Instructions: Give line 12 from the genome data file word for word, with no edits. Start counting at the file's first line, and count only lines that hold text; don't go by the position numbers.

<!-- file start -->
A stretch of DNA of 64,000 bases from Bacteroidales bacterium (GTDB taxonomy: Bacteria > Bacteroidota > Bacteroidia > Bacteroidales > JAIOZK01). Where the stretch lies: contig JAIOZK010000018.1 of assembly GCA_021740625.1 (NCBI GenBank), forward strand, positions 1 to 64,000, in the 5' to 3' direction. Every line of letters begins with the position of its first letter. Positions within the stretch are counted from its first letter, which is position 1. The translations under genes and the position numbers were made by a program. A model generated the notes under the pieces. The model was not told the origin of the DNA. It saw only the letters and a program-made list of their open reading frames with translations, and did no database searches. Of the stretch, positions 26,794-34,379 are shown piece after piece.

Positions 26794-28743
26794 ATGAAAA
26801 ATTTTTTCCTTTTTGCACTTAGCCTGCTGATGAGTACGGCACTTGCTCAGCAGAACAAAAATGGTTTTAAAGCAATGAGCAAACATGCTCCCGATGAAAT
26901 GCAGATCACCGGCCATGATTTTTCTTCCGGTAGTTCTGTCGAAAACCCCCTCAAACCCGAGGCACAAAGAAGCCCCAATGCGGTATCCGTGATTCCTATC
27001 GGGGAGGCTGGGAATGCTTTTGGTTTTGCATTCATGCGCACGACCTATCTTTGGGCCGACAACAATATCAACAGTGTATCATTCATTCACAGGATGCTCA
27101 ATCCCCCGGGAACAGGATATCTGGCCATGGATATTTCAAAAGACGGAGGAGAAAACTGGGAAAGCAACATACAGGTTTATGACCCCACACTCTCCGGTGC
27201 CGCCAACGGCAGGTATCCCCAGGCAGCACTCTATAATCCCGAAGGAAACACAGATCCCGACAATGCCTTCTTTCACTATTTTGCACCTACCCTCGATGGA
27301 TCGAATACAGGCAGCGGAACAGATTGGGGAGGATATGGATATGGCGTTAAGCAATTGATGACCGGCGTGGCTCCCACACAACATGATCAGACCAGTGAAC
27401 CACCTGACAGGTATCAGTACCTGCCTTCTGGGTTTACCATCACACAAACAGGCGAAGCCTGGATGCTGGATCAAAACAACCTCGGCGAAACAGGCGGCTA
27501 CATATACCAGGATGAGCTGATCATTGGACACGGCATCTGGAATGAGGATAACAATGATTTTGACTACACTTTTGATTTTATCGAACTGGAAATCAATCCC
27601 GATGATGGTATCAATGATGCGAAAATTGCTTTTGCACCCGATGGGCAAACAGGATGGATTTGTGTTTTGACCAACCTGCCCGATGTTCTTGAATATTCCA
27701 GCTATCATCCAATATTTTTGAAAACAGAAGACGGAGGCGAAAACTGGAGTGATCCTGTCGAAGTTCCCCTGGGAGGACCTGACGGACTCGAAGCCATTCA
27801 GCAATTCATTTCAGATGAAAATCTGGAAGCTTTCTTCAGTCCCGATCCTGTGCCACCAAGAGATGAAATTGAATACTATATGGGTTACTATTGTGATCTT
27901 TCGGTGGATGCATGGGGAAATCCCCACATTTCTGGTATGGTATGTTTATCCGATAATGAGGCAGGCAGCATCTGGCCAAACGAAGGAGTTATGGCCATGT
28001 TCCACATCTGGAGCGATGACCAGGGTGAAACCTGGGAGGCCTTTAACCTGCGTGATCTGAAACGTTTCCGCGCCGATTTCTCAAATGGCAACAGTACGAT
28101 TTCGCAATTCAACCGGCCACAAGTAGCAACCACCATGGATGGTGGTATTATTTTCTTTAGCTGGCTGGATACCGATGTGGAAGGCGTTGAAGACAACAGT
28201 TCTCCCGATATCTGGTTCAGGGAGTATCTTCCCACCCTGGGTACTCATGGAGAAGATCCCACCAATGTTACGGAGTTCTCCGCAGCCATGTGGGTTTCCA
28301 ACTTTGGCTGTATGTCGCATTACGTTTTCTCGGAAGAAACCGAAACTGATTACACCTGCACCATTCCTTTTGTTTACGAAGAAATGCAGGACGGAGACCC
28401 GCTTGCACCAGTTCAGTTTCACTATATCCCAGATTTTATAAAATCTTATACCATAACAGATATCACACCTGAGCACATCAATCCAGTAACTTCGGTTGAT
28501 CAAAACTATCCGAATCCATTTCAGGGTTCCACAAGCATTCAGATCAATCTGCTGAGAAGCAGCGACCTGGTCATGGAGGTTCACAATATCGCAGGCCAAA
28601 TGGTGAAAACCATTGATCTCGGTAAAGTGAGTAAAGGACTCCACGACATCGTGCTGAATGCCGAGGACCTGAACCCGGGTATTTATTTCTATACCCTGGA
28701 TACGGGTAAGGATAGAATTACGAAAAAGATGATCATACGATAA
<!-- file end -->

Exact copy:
27601 GATGATGGTATCAATGATGCGAAAATTGCTTTTGCACCCGATGGGCAAACAGGATGGATTTGTGTTTTGACCAACCTGCCCGATGTTCTTGAATATTCCA